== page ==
As a limited company contractor, you may incur a variety of business expenses whilst undertaking your contract duties. Here, we look at how expenses are ‘allowable’ for tax purposes, and some common errors to avoid.
Limited Company Contractor Expenses
- As a contractor, you may incur a number of expenses related to your trade.
- For limited company contractors, you can offset almost all legitimate business expenses against your company's Corporation Tax bill.
- However, if you receive any personal benefit from business expenses paid by your company, you will be taxed on the value of any 'Benefits-in-Kind'.
- Umbrella contractors can typically reclaim a number of expenses, although the treatment of expenses claims does vary between providers.
- Start with our popular guide to limited company expenses.
Private Medical Insurance covers the cost of obtaining private medical care should you fall ill. Insurance policies can be paid personally or met by your company as part of your remuneration package.
There may be times when you want to drum up some new business by entertaining a would-be or existing client, but you may be unsure if you can reclaim the costs from your contracting business.
If you need to buy a new PC or upgrade your software, how are these expenses treated for tax purposes? Here we explain how technology costs are accounted for, and look at the rules which govern the treatment of computer-related purchases.
Most professional contractors spend a large proportion of their time behind computer screens. With this in mind, can you claim for the cost of an eye test from your limited company? And, what about the cost of corrective glasses?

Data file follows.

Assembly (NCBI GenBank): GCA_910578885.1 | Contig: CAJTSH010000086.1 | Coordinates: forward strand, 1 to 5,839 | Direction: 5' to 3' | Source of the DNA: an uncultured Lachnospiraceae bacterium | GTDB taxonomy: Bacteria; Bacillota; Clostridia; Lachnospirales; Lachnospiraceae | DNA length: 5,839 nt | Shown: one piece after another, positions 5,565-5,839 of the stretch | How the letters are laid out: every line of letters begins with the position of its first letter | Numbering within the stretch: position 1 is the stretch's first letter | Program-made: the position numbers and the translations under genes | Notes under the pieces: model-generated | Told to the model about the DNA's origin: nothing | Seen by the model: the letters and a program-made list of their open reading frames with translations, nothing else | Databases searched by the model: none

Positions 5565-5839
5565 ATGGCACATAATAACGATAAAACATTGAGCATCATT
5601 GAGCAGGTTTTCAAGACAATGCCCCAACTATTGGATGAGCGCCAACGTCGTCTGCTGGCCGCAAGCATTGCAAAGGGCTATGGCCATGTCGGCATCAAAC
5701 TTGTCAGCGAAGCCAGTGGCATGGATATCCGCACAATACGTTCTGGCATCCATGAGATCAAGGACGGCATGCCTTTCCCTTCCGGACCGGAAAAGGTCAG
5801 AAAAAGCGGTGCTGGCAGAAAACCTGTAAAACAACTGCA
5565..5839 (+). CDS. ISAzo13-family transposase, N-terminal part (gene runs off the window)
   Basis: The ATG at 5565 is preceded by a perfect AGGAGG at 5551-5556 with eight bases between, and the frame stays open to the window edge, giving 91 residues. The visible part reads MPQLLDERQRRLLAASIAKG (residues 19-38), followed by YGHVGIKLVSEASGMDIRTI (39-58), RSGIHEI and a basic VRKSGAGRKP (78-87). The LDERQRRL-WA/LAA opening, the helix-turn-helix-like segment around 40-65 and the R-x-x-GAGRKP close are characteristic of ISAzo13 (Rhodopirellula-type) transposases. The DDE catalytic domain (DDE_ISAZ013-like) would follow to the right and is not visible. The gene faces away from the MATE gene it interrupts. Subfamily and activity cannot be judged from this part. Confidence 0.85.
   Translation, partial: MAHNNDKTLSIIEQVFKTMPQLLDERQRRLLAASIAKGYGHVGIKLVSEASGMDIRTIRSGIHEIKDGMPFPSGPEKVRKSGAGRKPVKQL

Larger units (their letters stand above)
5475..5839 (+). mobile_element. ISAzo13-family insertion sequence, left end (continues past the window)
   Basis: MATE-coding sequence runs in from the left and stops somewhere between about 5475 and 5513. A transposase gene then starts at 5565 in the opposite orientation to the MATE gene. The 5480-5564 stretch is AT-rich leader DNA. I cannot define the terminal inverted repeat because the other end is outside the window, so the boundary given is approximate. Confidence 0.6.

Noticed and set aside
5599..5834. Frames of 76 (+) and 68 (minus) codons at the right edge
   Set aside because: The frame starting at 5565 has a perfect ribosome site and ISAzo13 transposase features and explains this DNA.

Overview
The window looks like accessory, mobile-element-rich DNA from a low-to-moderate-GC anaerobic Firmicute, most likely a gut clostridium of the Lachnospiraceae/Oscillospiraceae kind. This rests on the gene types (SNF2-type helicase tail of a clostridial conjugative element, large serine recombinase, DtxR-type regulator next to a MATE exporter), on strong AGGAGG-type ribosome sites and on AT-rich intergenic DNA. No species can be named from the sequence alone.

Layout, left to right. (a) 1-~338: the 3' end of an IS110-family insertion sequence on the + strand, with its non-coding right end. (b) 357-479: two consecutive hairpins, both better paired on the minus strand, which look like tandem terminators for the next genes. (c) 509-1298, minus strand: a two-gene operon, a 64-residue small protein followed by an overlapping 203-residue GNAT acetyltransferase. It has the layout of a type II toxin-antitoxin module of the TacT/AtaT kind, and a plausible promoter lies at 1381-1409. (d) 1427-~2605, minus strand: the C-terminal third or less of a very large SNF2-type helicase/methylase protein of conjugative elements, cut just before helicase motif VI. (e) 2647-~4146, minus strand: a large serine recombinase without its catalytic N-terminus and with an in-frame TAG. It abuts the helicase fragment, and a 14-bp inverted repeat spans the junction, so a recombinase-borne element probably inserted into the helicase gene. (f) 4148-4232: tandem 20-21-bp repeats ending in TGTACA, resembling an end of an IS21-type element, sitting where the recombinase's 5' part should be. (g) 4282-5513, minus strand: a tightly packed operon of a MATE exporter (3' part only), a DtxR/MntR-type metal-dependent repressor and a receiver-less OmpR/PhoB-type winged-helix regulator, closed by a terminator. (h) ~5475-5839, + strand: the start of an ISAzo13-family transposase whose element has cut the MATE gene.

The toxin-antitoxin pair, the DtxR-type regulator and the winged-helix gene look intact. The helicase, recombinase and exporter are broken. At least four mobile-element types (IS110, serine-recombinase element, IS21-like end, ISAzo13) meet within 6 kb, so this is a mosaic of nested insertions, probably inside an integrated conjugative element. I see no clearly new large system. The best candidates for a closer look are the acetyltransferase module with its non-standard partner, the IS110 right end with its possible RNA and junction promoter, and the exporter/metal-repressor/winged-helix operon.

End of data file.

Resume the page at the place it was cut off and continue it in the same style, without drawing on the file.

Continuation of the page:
There are many retail loyalty schemes available to consumers – covering anything from groceries to cosmetics. Wouldn’t it be good if you could personally benefit from extra points generated by business as well as personal purchases?
One of the most frequent questions asked by contractors is “what health-related expenses can I pay via my company?”
While working as a contractor, you may run up a number of business-related phone and broadband expenses. So, how do you ensure that these expenses remain tax-deductible for your company and free of additional personal tax charges at year-end?
How are subscriptions to professional and trade organisations treated for tax purposes, and what determines whether or not your membership of a particular organisation is tax-deductible?
As a contractor, you may need to travel as part of your contract duties – within the UK, or even overseas. Which travel expenses can you legitimately claim?